German Clinical Trial Register (DRKS00010408,; date of registration 26.07.2016

Peer Review reports


Pediatric sleep-disordered breathing describes a continuum in upper airway obstruction that ranges from primary snoring to obstructive sleep apnea syndrome [1]. Children with obstructive sleep apnea (OSA) face a higher risk for perioperative airway obstruction and, unfortunately, many “at risk” children may remain unrecognized at the time of pre-anesthetic assessment [2]. While both the ASA and the STOP-BANG questionnaire demonstrate a reliable sensitivity and specificity in adults, those questionnaires are often of limited usefulness in childhood due to the complex nature of pediatric OSA [3,4,5,6]. For clinical practices, some tests have been developed in order to detect pediatric OSA [5, 7, 8]. Nevertheless, clinically practicable tests that identify pediatric OSA are still a challenge.

For daily clinically use, shortened questionnaires should provide both patient safety and save time. This appears to be of particular importance, since lack of time is a growing phenomenon for all health care providers. For this reason, a reliable “quick-test” on pediatric OSA is needed for a pre-anesthetic assessment in order to detect a hidden disease that may lead to serious respiratory sequels.

The aim of this pilot study was to create a questionnaire, which is as short as possible in order to match daily clinical life. Therefore, we prospectively compared four parental questionnaires with the respective findings of subsequent sleep laboratory testing in children.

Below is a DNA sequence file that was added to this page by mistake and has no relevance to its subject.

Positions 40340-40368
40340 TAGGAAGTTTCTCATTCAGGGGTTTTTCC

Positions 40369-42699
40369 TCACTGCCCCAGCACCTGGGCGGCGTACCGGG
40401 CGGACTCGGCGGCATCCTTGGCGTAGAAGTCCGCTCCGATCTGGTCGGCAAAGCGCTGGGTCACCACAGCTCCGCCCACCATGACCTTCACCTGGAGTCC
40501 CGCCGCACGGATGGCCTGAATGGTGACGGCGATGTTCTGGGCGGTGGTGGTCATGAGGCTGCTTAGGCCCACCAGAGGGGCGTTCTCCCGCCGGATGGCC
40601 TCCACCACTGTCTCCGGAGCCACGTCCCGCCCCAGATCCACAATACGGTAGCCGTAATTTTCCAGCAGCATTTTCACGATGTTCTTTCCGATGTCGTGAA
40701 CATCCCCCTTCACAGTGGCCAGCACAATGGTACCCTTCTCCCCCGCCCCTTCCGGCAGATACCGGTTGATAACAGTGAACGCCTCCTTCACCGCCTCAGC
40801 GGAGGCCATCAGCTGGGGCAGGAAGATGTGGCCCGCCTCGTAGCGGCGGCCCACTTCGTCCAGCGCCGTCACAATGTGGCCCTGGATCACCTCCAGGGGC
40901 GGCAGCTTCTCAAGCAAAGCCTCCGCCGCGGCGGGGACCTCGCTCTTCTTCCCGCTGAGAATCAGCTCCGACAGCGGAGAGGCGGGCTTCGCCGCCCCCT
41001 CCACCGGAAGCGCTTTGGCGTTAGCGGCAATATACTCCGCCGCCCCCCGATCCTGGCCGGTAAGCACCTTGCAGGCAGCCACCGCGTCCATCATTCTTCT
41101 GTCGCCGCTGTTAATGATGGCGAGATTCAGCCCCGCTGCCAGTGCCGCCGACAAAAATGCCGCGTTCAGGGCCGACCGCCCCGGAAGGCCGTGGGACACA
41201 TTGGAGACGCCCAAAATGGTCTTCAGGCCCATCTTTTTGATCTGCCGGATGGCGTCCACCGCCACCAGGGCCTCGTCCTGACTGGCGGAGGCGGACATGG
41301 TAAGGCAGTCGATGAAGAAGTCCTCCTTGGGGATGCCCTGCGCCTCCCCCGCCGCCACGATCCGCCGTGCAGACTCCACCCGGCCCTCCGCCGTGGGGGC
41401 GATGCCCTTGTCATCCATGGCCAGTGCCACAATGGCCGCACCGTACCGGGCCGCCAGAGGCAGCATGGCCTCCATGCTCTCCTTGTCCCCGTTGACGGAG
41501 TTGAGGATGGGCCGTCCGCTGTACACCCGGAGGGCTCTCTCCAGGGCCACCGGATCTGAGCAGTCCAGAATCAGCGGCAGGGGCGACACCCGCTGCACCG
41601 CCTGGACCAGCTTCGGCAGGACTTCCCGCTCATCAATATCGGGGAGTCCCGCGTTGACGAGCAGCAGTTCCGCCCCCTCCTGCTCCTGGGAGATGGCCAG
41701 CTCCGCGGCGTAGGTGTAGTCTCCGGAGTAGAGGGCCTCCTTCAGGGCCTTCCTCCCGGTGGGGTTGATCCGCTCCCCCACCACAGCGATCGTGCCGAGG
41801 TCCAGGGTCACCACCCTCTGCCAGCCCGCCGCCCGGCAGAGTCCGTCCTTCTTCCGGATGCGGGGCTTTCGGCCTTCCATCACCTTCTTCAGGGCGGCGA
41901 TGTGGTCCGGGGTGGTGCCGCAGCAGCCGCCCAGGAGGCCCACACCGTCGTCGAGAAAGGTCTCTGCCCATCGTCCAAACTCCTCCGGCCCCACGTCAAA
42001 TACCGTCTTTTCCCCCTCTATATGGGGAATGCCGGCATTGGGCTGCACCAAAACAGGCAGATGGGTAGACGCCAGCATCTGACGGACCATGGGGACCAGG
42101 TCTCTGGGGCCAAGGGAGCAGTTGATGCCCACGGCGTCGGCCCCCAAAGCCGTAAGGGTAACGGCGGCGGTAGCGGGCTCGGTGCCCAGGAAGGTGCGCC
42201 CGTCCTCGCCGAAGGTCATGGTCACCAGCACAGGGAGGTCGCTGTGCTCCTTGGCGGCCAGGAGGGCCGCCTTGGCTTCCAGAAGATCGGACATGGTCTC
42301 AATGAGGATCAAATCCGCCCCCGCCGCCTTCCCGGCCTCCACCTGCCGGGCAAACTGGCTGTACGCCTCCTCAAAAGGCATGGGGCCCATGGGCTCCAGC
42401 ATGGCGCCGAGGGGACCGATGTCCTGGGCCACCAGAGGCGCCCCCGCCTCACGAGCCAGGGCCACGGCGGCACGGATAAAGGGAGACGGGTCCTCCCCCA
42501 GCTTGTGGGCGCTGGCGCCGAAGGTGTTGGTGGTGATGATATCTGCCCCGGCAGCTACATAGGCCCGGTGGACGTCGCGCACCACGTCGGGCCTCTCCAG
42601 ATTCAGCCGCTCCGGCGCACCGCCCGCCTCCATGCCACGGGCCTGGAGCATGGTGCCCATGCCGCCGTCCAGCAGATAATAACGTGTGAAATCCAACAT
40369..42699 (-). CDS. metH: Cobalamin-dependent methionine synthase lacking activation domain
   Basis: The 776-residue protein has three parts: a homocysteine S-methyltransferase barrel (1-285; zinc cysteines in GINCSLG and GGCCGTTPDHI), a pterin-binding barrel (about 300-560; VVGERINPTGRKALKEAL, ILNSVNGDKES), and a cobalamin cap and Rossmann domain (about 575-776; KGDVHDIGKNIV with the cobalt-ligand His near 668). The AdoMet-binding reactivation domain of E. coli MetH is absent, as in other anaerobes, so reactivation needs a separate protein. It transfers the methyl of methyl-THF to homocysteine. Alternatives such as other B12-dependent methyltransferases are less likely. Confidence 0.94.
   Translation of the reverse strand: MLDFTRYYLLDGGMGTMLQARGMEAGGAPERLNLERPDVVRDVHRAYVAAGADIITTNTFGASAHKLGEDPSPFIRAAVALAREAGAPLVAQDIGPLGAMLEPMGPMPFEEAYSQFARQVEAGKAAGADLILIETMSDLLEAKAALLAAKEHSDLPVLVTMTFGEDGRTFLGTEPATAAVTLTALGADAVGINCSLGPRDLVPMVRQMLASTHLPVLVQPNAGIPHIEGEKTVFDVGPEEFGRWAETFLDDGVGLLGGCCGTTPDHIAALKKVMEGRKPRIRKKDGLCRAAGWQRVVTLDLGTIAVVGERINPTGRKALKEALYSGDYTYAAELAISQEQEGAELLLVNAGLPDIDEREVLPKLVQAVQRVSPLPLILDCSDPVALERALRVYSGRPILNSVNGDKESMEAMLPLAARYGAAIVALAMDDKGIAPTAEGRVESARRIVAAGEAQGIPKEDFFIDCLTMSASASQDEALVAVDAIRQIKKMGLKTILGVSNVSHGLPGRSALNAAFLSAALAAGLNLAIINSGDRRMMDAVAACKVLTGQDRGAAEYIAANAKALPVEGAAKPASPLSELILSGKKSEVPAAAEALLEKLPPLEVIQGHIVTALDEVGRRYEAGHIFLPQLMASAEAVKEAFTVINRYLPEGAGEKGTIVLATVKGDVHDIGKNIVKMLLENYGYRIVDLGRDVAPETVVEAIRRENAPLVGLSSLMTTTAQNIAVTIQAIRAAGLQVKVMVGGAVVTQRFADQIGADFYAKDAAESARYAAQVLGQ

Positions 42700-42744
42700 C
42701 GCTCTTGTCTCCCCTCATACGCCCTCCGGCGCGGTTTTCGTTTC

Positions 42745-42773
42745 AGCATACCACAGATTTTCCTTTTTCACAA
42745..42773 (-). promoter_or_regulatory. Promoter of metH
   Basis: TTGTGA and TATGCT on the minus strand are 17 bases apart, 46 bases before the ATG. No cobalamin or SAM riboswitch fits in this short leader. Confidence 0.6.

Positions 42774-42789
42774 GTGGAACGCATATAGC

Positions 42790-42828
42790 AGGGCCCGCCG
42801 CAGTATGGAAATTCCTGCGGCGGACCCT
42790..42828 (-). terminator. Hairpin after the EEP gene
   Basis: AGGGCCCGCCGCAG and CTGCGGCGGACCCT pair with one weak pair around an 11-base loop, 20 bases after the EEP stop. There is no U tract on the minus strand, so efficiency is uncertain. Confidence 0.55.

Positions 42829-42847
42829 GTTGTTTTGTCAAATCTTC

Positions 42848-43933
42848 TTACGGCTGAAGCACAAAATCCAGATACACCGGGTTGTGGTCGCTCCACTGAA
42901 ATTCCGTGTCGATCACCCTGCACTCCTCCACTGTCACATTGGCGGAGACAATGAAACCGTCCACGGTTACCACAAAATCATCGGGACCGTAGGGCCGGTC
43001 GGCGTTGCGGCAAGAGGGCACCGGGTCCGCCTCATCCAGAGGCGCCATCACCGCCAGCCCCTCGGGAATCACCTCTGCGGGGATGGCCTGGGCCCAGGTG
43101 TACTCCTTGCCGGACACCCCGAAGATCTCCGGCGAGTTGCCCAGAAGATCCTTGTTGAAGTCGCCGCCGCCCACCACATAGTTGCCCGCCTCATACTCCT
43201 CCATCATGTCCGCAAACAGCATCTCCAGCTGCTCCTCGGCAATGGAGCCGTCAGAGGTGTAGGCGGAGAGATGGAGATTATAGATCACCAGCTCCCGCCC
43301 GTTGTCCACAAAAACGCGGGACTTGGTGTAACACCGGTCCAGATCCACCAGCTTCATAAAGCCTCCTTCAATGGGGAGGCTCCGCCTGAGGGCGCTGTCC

The local ethics committee approved this prospective observational trial (301-12-24092012, 18.09.12), which has been registered at German Clinical Trial Register (DRKS 00010408). All parents were informed about their voluntary and anonymous participation. Written informed consent was obtained before questionnaires were completed and on the day before the planned sleep laboratory examination was performed. All children who participated in the study were ordered to undergo a sleep laboratory for suspected OSA. Children were recruited as consecutive referrals. Exclusion criteria were over 18 years of age, anatomical airway obstructions, lack of capacity to consent, inadequate language skills, and refusal to participate.